Table 1 Comparison of the demographic variables and current health status between male and female participants
Table 2 Focus groups prompt questions

Focus Group

Six main themes describing new immigrants’ overall experience and how barriers impact access at various point of contact with the healthcare system are illustrated in Fig. 1.

Fig. 1
figure 1

New Immigrants’ experiences with the healthcare delivery system and challenges faced when accessing healthcare in Regina Saskatchewan


Appointments were the first point of contact with the healthcare delivery system and participants mentioned that doctor appointments were not available when required as a participant mentioned “I need to see doctor, but I need an appointment and they say everything is booked”. Some women participants could only access healthcare in the evenings and weekends due to lack of transportation and childcare. However, few medical clinics are open after hours. Individuals with language barriers reported experiencing challenges booking appointments that required following automated instructions.

Medical Consultation

Consultation with family physicians was the second point of contact with the healthcare delivery system. Several participants mentioned experiencing 1–2 hour wait times after booking appointments at medical clinics. A participant mentioned:

“We have to take an appointment and even after that there is a long wait and then the doctor hardly spends time explaining everything.”

New immigrants without sick times and those dependent on others for transportation, language assistance, and childcare, experienced problems accessing healthcare as participants indicated:

“The weather is very cold here and sometimes very hard to go to the doctors by myself [...] I have language problems.” […]“I do not know about the bus service so I am not sure I can go to the doctor’s office by myself. But it is not very far from my house.”

Participants indicated accessing care when necessary and when they had multiple complaints. However, a patient indicated that: “Doctor told me I can only talk about one problem at a time. So I prioritize which one to talk about”.

Facilitators’ notes indicated that many participants accessed family physicians only when needed and their services were underutilized. Underutilization of family physicians services was also influenced by prior experiences with the healthcare system in their country of origin. A few participants from different countries mentioned: “Back home we only go to the doctor when we need. We did not have family doctors we can go to any doctor we need.” Individuals expected some tangible action during their consultation with family physicians such as a prescription, referral to a specialist, or a diagnostic test. Medications and provider-patient interactions associated with family physicians were discussed by most participants in all focus groups and are therefore discussed separately.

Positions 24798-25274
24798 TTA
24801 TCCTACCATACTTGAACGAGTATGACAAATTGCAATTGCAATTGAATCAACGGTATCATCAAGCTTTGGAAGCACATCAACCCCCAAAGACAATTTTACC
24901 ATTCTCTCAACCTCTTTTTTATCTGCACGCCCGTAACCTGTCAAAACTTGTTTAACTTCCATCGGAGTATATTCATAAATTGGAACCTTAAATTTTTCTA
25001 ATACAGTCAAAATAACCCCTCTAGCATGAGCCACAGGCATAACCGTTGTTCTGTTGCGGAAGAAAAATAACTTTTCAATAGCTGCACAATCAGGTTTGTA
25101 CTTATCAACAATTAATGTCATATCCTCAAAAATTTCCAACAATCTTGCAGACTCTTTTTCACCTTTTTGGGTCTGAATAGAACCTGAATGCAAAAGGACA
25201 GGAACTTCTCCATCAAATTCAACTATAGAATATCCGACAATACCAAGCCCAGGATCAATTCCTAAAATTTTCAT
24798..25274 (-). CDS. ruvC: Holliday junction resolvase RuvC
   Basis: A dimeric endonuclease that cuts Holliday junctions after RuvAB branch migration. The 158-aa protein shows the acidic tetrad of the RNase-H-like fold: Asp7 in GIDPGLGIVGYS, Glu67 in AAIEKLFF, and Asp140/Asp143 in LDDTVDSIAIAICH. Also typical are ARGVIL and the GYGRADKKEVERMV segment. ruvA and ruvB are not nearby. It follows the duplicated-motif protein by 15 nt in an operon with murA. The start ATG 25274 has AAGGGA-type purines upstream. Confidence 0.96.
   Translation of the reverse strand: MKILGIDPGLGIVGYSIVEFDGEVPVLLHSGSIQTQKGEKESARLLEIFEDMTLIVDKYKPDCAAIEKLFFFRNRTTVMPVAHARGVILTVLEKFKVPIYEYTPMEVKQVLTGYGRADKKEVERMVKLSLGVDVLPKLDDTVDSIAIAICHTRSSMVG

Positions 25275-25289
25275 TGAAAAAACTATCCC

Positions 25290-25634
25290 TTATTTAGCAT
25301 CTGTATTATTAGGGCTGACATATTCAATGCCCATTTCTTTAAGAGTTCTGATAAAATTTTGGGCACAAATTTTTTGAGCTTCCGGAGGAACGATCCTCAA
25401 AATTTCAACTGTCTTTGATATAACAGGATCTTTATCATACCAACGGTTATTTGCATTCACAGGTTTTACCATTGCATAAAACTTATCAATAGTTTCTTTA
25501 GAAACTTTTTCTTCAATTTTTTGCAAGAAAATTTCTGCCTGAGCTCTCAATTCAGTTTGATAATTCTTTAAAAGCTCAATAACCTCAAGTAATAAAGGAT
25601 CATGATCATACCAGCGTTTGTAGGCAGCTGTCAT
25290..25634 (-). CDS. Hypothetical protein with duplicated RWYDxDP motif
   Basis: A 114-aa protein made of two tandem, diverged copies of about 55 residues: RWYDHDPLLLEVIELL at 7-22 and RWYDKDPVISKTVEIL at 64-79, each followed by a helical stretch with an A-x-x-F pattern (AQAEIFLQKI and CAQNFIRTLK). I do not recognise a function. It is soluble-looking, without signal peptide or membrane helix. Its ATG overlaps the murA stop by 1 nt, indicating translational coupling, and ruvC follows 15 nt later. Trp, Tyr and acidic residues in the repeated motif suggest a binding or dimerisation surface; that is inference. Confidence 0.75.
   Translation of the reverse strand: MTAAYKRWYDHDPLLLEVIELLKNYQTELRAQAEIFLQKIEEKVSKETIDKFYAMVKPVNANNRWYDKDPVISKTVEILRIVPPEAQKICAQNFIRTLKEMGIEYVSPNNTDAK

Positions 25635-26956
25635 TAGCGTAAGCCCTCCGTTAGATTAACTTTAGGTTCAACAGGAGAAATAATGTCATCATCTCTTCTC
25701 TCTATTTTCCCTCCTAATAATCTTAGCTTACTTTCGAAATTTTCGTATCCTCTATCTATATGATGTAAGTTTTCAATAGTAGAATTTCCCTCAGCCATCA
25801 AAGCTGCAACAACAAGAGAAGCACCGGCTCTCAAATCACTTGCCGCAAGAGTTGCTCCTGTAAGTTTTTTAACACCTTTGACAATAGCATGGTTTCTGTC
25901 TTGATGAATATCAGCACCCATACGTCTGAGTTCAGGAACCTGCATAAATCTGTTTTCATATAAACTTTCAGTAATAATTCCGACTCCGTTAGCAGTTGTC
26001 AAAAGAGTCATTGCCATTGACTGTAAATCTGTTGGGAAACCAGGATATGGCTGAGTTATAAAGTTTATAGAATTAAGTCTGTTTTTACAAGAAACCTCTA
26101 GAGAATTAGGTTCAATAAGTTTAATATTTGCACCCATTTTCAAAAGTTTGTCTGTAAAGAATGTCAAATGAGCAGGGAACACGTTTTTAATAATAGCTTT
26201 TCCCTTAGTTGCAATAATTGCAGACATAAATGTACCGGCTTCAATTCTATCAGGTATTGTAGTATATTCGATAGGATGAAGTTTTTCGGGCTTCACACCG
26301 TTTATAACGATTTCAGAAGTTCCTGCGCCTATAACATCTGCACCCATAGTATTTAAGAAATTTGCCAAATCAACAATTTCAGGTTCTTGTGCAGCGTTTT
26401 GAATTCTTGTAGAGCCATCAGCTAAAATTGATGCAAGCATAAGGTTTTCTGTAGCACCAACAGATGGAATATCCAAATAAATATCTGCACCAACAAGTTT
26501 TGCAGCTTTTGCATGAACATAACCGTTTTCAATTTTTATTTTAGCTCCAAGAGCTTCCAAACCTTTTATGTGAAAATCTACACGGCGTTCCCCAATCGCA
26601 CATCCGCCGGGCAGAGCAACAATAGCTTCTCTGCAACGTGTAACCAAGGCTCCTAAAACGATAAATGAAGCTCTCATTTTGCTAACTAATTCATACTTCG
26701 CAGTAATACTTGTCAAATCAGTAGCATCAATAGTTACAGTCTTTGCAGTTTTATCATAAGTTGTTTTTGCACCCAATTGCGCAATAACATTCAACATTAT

Health Behaviour and Beliefs

Most participants relied on home remedies and herbs as the first line of treatment. A participant mentioned: “for cold gargle with warm salt water, drink warm turmeric milk if it doesn’t get better then go to doctor”. Individuals felt comfortable using home remedies handed down by family members especially for minor health issues, for children, for pain and stress, sleep problems, etc. Some participants were concerned about the side effects of pharmacological treatments. They preferred using medications only when necessary or preferred medications they had used in their country of origin. Participants indicated that medications cannot be purchased without a prescription as is evident from one participant’s comment:

“Medication must be prescribed and can’t be purchased. Sometimes I know what I need and what my symptoms are, but I simply just can’t go to the pharmacist to purchase meds I need.”